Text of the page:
You can choose to add an arrow mark, highlight a text, blur a section, add a text, draw something, add a rectangular/circular shaped border, and add a solid color box.

You can take a closer look at the options with the help of the GIF above (from their official GitHub page):

Customization Options

In addition to all the useful features, it also gives you the ability to customize the UI, filename (when you save a screenshot), and some general options as well.

Installing Flameshot on Linux

Before configuring Flameshot, you need to get it installed on your Linux system.

You might find it in your Software Center/App Center/Package Manager, simply search for “flameshot” and get it installed.

In case you do not find it there, you can head on to its GitHub releases page and download the setup file suitable for your Linux distro. It is available in DEB (for Ubuntu), RPM (for Fedora) and AppImage (for all Linux distributions) format.

Download Flameshot How To Setup Flameshot?

Now that you are aware of the features (and probably have it installed), how do you use it?

Of course, you don’t want to launch a screenshot tool by searching for it in the list of applications installed.

So, the best way to access it would be to press the PRT SC key, right?

But, by default, when you press the Print Screen button, it will launch the default screenshot tool (or directly take a full-screen screenshot).

Fret not, you can easily change it. Here’s how you can set flameshot to launch upon pressing the ‘Prt Sc‘ button:

1. Head to the system settings and navigate your way to the “Device” options.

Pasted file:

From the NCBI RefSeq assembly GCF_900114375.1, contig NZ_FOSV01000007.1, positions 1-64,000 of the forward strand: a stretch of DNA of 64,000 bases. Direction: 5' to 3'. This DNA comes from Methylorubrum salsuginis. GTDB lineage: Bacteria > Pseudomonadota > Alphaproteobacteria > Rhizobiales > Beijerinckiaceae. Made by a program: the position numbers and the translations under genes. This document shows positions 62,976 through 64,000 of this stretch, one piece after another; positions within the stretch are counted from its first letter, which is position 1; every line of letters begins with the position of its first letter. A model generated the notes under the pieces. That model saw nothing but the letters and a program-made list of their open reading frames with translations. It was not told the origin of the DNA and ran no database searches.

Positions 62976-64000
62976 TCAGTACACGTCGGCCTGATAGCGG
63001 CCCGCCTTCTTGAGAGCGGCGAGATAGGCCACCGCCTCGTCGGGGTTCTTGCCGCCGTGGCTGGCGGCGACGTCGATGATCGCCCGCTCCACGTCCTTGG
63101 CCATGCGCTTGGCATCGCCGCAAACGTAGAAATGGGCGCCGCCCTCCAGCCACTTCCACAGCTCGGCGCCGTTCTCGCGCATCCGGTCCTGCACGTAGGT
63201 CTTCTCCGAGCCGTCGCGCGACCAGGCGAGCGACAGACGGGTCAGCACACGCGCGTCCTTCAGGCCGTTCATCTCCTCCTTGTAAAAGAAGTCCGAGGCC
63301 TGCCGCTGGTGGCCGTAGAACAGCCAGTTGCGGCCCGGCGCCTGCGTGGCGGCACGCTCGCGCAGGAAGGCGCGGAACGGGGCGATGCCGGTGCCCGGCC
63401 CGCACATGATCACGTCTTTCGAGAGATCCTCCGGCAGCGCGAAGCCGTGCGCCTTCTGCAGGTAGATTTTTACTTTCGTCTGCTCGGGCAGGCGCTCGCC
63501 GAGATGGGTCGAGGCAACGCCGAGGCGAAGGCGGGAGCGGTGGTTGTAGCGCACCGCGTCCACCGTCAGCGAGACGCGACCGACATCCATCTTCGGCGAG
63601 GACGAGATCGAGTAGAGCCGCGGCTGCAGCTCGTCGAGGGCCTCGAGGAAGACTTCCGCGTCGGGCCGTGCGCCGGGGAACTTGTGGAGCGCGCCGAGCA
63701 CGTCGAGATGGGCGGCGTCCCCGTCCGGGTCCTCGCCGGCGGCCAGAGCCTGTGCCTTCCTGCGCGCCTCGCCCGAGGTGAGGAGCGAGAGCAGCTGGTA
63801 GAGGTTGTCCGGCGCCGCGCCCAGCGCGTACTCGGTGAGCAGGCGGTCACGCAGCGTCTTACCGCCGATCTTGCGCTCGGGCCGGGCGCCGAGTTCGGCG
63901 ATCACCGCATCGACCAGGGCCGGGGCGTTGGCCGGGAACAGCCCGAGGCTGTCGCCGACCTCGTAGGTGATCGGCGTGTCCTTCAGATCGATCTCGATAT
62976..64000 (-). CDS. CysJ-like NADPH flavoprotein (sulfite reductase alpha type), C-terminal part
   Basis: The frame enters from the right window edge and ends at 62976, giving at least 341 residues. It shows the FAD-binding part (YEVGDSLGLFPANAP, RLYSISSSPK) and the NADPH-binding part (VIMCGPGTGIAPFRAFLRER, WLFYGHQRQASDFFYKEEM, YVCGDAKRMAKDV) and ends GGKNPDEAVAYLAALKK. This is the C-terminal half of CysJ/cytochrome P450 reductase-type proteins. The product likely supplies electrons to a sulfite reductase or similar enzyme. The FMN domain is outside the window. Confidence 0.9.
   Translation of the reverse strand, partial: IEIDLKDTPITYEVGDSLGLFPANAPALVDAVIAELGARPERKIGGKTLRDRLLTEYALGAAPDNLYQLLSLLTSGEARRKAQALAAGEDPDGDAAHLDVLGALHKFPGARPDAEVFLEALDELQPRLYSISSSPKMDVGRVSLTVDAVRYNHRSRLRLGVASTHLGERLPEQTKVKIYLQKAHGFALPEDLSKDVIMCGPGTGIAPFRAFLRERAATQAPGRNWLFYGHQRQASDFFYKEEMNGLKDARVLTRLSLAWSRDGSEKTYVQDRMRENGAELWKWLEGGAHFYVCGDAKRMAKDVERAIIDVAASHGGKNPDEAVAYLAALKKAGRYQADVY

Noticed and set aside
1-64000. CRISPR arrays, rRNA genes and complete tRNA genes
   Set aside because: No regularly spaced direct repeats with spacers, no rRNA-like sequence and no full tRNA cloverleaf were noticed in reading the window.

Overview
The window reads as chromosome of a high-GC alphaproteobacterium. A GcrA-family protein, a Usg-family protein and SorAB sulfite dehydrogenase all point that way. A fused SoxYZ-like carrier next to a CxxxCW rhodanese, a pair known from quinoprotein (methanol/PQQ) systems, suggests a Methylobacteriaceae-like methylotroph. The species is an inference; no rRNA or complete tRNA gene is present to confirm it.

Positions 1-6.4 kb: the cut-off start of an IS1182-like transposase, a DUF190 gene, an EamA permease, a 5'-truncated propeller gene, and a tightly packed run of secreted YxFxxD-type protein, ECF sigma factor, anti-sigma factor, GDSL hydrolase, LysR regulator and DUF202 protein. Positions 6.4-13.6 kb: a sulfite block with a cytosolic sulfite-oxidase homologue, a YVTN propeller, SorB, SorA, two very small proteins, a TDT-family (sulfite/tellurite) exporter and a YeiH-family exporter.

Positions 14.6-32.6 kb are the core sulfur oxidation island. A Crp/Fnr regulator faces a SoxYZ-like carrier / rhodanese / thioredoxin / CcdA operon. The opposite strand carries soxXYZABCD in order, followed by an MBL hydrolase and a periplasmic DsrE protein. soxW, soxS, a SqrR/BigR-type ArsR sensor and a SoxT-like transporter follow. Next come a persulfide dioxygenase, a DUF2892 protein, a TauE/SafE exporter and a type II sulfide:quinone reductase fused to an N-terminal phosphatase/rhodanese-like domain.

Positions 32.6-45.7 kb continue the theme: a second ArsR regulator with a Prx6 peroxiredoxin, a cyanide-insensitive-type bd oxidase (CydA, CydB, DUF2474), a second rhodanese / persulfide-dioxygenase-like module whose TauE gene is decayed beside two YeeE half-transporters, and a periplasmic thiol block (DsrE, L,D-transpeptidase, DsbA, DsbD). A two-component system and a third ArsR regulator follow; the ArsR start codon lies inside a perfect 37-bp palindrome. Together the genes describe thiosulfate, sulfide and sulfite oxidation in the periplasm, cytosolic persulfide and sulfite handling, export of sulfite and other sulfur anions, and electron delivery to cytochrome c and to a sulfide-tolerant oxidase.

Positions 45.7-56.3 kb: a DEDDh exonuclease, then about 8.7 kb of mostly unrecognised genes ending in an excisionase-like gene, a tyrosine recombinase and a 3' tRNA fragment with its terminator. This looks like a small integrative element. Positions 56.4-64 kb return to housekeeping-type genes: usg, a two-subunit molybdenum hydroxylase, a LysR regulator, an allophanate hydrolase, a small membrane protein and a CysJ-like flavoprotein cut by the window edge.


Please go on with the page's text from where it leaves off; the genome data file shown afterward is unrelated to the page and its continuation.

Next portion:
2. Next, head inside the “Keyboard Shortcuts” option.

3. Now, you need to change the keyboard shortcut for “Saving a screenshot to Pictures” from Prt Sc to anything else (a button you don’t use frequently).

Assign a custom keyboard shortcut to Flameshot

Refer to the image above to understand it better.

4. Once you have done this, scroll down to the bottom and add a new keyboard shortcut by clicking on the “+” button.

5. Here, you will get the option to name the shortcut (it can be anything) and in place of the command, you will have to enter:

flameshot gui

And, hit the Prt Sc button when you set the shortcut. That’s it!

Here’s how it should look after configuration:

Now, you should be able to launch Flameshot by pressing the Prt Sc button.

Few Tips To Note
  • By default, Flameshot saves the pictures in PNG format. So, if you need a JPEG file, you can simply rename the file extension.
  • You can change the color of the text/arrow mark by performing a right-click before adding it. Once you change it, the color remains the same even when you use it the next time. You can change the color again, the same way.
  • If you want the option to choose a custom color (instead of the pre-defined color selection), just hit the SPACE bar after you select a region to take the screenshot.
  • If you cannot access the Flameshot configuration option via the app drawer, simply type in “flameshot config” in the terminal.

Wrapping Up

Even though there are alternatives to Flameshot available, I find it to be the best screenshot tool for my usage.

If you found this tutorial helpful, do share it with other Linux users. If you find Flameshot useful, please do consider making a donation to its developer.

In either case, if you already use a screenshot tool, which one is it? Do you know of something that happens to be better than Flameshot? Let me know your thoughts in the comments below.

Troubleshooting “E: Unable to locate package” Error on Ubuntu [Beginner’s Tutorial]

Friday 15th of November 2019 03:56:30 AM

This beginner tutorial shows how to go about fixing the E: Unable to locate package error on Ubuntu Linux.

One of the many ways of installing software in Ubuntu is to use the apt-get or the apt command. You open a terminal and use the program name to install it like this: